iPhone 5C review

It's a cheaper iPhone, not a cheap iPhone

iPhone 5C review
Some of the glitz, less of the glam

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The iPhone 5C leaves us feeling a little puzzled. On the one hand it's a great smartphone, and being a carbon copy of the iPhone 5 in terms of performance is certainly no bad thing - but its price tag, overall design and lack of glass-based, premium feel leaves a slightly unpleasant taste in the mouth.

It's safe to say nobody currently sporting the iPhone 5 will be upgrading to the iPhone 5C, and only a handful will make the leap to the iPhone 5S after just a year of ownership, so it's the iPhone 4S owners and below - in the Apple crowd at least - who'll be weighing up the C and S.

Of course there's also the spate of users transitioning over from BlackBerry, Windows Phone and Android to consider, plus those entering the smartphone game for the first time.

We liked

While many hoped to see the 'budget iPhone', it's good to see the iPhone 5C not comprising on specs and bar the lack of a metal chassis it matches the excellent iPhone 5 every step of the way with the added bonus of iOS 7.

The inclusion of iOS 7 is a massive boon for the iPhone range in general. The operating system was in dire need of a reboot and iOS 7 has managed to do that with aplomb, bringing a couple of handy new features such as Control Centre to the relative simplicity and solid, fluid interface Apple has offered since its inception.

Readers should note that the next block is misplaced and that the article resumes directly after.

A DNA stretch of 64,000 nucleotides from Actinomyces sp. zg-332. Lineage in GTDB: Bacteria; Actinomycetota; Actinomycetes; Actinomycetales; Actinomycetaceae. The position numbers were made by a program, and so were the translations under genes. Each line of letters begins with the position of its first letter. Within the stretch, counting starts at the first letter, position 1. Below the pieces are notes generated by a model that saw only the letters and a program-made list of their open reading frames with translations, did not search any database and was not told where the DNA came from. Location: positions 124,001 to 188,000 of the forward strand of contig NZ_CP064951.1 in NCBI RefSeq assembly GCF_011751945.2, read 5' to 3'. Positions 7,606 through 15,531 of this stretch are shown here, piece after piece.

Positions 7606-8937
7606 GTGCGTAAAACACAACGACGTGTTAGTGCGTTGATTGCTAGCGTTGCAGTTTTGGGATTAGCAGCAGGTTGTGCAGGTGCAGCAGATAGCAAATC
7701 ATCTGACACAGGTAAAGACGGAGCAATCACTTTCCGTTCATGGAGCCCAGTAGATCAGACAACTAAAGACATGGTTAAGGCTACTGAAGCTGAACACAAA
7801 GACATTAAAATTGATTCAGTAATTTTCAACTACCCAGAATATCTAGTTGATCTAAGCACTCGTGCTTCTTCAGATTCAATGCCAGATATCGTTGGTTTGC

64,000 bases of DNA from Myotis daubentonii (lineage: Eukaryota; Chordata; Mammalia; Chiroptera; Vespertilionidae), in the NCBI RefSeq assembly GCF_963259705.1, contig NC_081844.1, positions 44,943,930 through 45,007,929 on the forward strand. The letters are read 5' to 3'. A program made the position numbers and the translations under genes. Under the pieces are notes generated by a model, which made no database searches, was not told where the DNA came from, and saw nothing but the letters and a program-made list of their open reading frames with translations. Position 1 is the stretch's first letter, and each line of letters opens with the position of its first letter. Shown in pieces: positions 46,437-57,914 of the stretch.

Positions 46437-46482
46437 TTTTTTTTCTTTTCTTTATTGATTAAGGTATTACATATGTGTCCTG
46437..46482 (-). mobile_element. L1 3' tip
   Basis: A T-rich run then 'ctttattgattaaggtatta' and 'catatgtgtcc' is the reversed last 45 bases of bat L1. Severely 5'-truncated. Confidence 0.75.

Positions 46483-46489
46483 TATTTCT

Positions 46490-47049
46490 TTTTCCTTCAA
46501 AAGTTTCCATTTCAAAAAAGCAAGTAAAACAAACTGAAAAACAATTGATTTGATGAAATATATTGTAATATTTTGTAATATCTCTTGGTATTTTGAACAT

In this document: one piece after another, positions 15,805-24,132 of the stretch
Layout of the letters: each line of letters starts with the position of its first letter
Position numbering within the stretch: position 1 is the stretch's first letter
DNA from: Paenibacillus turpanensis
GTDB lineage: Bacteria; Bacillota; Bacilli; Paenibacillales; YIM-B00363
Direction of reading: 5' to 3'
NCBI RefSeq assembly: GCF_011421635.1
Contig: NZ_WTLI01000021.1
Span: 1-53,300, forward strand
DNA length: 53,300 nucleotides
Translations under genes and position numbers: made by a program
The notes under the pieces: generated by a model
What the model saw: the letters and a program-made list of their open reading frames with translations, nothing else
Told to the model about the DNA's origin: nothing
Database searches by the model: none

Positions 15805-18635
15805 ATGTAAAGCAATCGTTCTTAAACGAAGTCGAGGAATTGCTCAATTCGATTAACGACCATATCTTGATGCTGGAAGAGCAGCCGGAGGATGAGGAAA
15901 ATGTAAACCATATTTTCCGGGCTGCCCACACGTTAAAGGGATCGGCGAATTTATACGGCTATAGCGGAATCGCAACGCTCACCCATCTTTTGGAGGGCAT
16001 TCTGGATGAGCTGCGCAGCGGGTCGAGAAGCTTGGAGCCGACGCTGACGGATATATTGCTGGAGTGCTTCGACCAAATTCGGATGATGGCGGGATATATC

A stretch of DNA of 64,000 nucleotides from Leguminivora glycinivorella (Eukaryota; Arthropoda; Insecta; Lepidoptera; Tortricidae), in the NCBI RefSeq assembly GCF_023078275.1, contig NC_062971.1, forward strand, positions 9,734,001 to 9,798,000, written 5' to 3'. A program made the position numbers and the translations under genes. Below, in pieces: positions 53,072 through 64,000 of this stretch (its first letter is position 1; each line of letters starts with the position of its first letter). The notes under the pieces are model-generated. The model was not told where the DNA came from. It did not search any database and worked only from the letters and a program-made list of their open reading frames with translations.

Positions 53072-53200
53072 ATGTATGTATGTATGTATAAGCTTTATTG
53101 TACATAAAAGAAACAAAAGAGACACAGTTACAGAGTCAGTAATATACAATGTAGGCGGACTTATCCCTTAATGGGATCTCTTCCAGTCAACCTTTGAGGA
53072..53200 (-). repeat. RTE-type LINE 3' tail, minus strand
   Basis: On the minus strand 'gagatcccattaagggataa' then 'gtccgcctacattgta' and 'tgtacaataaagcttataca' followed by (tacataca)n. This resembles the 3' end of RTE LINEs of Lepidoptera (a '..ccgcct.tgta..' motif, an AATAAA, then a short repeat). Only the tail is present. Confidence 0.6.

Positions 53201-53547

Support for a wide range of 4G bands will be music to the ears of consumers in various countries around the world including Australia.

Superfast network speeds go hand in hand with web browsing and the iPhone 5C makes mincemeat of most desktop websites, even over Wi-Fi and 3G.

We disliked

People will be split over the polycarbonate body of the iPhone 5C. To be fair to Apple it is a solid build and seems like it could take a few knocks, but it certainly lacks that premium feeling we've become accustomed to from iPhones.

When you're shelling out as much as Apple is asking for the iPhone 5C you have to ask yourself does it feel like it's worth the money you're paying? In all honesty, no.

Thanks to its bright colours the iPhone 5C looks a little like a toy phone (even if it doesn't perhaps feel it in the hand), and considering it's similar in price to the HTC One and Sony Xperia Z is doesn't come close to either in terms of class.

It's that price which feels like it's the real sticking point though. Sure it's cheaper than the iPhone 5S, and the likes of the 5 and the 4S when they launched, but you need to look at the competition.

The likes of the HTC One, Samsung Galaxy S4 and Nokia Lumia 925 are all cheaper than the 5C, and all offer more in terms of features and up to date tech.

If you're coming to the end of your iPhone 4S two year contract you'll already be paying a premium monthly price, and we don't see why you would compromise for what is essentially last year's phone in a cheaper, chunkier chassis instead of sticking with the price plan you're on and upgrading to the iPhone 5S.